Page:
Cancer-fighting Hawaiian club pro to make Sony Open debut at 60

Kapalua, Hawaii – Michael Castillo has a rich golf heritage in Hawaii, he is now Kapalua’s premier golf pro and former President of the Aloha Section. He had reason to believe that his hope of ever playing at the Sony Open was long gone.

But his assistants at Kapalua persuaded him to play this year, mainly because the Aloha Section PGA championship was held in Poipu Bay, where he spent 12 years as a top pro.

It doesn’t matter that in November he was exposed to radiation due to cancer that had returned to his liver. Or that he was 60 and mostly played in the senior divisions. He still hits great and Castillo hit the last hole and won by one.

Now he’s at the Sony Open, the oldest player in the field, which includes 20-year-old Tom Kim and three-time world champion Jordan Spiethwho, after finishing in Kapalua, thanked Castillo for the past week and wished him all the best this week in Waialai.

“It’s really cool,” Castillo said. “And for the first time in 10 years, our family will be together. So it’s fun to get the whole family together.”

The patriarch is longtime club pro Ron Castillo, who has played 10 times in the Sony Open. His five children became golf professionals. His daughter, Laurie, won the 1979 US Junior Girls and 1980 Women’s Amateur and was inducted into the Hawaii Golf Hall of Fame with her father.

Castillo’s father and two brothers played in the Sony Open, which, like several PGA Tour stops, leaves room for the PGA pro in this section.

“I thought this opportunity was missed years ago,” Castillo said. “I played in the section championship only because it was in Poipu. The guys said: “You have to play.” I played well, shot well, the wind was 25 mph and I scored 18 to win.”

If that wasn’t enough, Castillo was diagnosed with colon cancer almost five years ago. It moved to his liver, his lung and back to his liver. He went through chemotherapy and radiation therapy twice each.

The Aloha Section Championship took place in September.

“I knew in September that I needed radiation for liver cancer,” he said. “I waited for this tournament, went to New Mexico for the Senior PNC (professional national championship) with my sister Laurie on a bag, and then went through treatment.”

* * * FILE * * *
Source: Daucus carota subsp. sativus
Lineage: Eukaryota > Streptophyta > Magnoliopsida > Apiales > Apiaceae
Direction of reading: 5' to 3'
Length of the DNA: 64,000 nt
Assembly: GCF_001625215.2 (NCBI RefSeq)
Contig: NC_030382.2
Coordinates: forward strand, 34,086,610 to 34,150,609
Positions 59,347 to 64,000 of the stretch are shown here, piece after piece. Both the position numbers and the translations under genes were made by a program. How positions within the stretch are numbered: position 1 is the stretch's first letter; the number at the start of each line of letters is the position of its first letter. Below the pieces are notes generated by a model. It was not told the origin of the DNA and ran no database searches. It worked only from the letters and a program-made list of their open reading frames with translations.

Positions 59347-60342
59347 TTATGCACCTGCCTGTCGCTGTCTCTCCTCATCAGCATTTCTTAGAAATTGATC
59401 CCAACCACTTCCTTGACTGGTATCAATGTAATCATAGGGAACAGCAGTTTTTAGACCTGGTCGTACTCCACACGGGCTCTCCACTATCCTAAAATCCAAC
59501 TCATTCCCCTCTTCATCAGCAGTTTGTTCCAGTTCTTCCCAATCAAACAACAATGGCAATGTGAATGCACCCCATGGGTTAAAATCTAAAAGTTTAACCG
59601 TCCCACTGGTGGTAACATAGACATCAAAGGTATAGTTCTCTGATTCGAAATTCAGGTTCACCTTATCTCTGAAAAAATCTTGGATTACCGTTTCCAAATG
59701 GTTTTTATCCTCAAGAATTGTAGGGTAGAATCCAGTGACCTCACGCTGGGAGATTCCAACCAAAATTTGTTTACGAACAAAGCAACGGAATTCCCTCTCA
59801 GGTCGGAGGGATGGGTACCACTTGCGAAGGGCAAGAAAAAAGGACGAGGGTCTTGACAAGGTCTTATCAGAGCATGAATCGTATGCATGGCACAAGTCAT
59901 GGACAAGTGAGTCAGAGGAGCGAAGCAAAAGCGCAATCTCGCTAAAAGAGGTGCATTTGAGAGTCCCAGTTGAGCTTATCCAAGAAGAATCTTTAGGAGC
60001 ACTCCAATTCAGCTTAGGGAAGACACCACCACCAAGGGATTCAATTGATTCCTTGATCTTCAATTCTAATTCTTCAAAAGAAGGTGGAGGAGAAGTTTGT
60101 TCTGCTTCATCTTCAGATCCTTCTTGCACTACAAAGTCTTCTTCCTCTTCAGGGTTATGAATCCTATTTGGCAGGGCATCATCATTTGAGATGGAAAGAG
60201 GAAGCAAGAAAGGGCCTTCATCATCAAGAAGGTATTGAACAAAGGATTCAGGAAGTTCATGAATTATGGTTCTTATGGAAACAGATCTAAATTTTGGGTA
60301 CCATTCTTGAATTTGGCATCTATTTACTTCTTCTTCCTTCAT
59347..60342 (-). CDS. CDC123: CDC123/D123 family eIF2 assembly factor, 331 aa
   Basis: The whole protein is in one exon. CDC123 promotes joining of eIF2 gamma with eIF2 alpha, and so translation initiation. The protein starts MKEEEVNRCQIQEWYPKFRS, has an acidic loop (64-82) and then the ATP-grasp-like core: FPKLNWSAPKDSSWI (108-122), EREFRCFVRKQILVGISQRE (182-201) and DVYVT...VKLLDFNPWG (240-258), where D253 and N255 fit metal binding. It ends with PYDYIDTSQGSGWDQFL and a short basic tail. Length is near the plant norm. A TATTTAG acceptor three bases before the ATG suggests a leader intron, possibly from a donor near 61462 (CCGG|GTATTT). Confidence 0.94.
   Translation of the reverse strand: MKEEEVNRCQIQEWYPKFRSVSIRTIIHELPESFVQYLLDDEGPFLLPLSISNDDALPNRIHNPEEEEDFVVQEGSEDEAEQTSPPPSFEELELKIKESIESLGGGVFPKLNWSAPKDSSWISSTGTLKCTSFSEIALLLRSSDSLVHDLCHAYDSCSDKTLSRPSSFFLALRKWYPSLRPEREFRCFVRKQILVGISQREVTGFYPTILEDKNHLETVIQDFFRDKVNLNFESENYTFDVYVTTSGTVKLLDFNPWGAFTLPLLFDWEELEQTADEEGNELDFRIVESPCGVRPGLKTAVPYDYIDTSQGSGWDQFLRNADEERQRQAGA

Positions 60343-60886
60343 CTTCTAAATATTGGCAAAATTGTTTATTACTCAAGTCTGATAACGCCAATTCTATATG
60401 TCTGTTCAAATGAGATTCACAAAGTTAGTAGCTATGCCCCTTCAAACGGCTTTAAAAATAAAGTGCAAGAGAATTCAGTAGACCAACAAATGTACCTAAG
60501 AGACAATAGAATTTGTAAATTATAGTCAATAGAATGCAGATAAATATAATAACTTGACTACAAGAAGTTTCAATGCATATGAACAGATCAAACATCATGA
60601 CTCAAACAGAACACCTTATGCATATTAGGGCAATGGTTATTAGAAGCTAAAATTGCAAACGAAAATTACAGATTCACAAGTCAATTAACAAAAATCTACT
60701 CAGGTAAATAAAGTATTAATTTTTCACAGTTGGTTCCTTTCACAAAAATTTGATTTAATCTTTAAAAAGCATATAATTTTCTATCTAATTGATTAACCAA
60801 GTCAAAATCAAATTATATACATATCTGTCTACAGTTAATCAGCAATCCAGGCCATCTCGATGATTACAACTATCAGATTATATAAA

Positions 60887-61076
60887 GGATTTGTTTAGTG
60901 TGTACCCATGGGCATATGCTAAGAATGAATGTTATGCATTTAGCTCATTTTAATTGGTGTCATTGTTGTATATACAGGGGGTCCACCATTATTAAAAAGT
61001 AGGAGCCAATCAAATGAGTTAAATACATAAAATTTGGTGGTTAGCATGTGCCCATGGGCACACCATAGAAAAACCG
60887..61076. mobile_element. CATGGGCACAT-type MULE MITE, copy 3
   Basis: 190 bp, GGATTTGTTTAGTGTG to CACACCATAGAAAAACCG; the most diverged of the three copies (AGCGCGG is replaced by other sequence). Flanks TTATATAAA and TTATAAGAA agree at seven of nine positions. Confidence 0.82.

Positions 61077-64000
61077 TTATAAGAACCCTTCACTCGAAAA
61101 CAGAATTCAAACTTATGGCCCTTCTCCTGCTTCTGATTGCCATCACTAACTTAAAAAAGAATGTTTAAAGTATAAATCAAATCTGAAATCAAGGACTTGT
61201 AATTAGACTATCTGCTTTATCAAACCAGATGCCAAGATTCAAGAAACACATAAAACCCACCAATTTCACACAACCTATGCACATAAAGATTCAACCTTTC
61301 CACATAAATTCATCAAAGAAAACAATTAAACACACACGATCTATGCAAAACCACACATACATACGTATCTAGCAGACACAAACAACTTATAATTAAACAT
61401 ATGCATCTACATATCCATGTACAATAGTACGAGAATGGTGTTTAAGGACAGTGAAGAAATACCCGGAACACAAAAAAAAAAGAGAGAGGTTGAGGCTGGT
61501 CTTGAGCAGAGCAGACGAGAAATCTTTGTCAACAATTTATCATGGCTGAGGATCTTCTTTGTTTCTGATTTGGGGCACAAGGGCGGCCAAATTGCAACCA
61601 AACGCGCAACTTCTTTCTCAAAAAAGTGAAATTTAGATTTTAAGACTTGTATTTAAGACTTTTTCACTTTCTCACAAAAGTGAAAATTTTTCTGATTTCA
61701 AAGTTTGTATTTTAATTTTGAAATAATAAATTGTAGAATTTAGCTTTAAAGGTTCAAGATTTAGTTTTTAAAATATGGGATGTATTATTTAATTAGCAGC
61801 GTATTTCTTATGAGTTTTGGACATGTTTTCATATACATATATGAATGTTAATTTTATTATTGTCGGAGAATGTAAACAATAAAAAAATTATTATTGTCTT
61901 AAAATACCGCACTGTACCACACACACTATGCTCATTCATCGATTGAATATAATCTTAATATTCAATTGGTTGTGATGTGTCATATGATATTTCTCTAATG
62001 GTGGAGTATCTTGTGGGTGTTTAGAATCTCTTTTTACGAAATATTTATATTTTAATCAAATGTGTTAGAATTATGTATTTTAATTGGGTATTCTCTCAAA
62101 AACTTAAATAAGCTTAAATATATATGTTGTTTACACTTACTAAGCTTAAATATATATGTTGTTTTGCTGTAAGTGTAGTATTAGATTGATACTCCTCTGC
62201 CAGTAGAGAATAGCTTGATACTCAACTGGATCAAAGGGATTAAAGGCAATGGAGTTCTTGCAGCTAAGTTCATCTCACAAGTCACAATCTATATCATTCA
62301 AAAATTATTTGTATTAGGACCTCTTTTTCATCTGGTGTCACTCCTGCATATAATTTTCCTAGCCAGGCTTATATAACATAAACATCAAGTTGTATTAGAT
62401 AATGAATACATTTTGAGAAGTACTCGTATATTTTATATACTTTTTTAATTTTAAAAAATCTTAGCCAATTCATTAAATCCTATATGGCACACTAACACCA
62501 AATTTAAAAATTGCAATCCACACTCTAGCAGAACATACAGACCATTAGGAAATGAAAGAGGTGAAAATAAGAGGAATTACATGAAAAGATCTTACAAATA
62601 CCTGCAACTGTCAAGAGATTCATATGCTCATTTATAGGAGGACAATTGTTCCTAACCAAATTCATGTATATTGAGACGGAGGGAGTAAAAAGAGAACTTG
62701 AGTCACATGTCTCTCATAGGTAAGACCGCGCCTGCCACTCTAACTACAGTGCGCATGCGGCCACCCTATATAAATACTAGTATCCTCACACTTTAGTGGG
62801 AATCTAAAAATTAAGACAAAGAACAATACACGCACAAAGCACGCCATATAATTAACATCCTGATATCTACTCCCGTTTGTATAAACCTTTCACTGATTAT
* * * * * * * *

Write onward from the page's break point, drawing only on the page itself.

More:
He said it was a small cancer and he had a choice: get radiation therapy or do nothing.

“I went with radiation and next month I will find out if it was successful,” he said. “In December he cleared my body and I feel pretty good. I’m ready for Sony.”

His father and two brothers never made the list. Castillo has hosted 39 players Tournament of Champions last week, and his assistants continued by asking, “Did you play today?” He found the time.

But it’s not just about his performance at Waialae. Castillo finally did it, a tribute to his family and they’ll all be there watching. Enough.


PGA Tour Commissioner Jay Monahan has revealed he has provided several controversial releases for the Saudi Arabia tournament next month. Now it’s the Asian Tour tournament, and Monahan says the players are eligible.

But it applies the same condition as it did a year ago, when about two dozen players competed in the Saudi International Tournament, as LIV Golf actively recruited players.

Because it falls on the same week as the AT&T Pebble Beach Pro-Am tournament, players who attended the Saudi International were required to play Pebble once within the next two years if they had recently played Pebble; otherwise, they would have had to play twice in three years.

A lot has happened since that December 2021 decision: LIV Golf started, players joined, others chose to stay on the PGA Tour, and now the PGA Tour has $20 million worth of tournaments for the best players.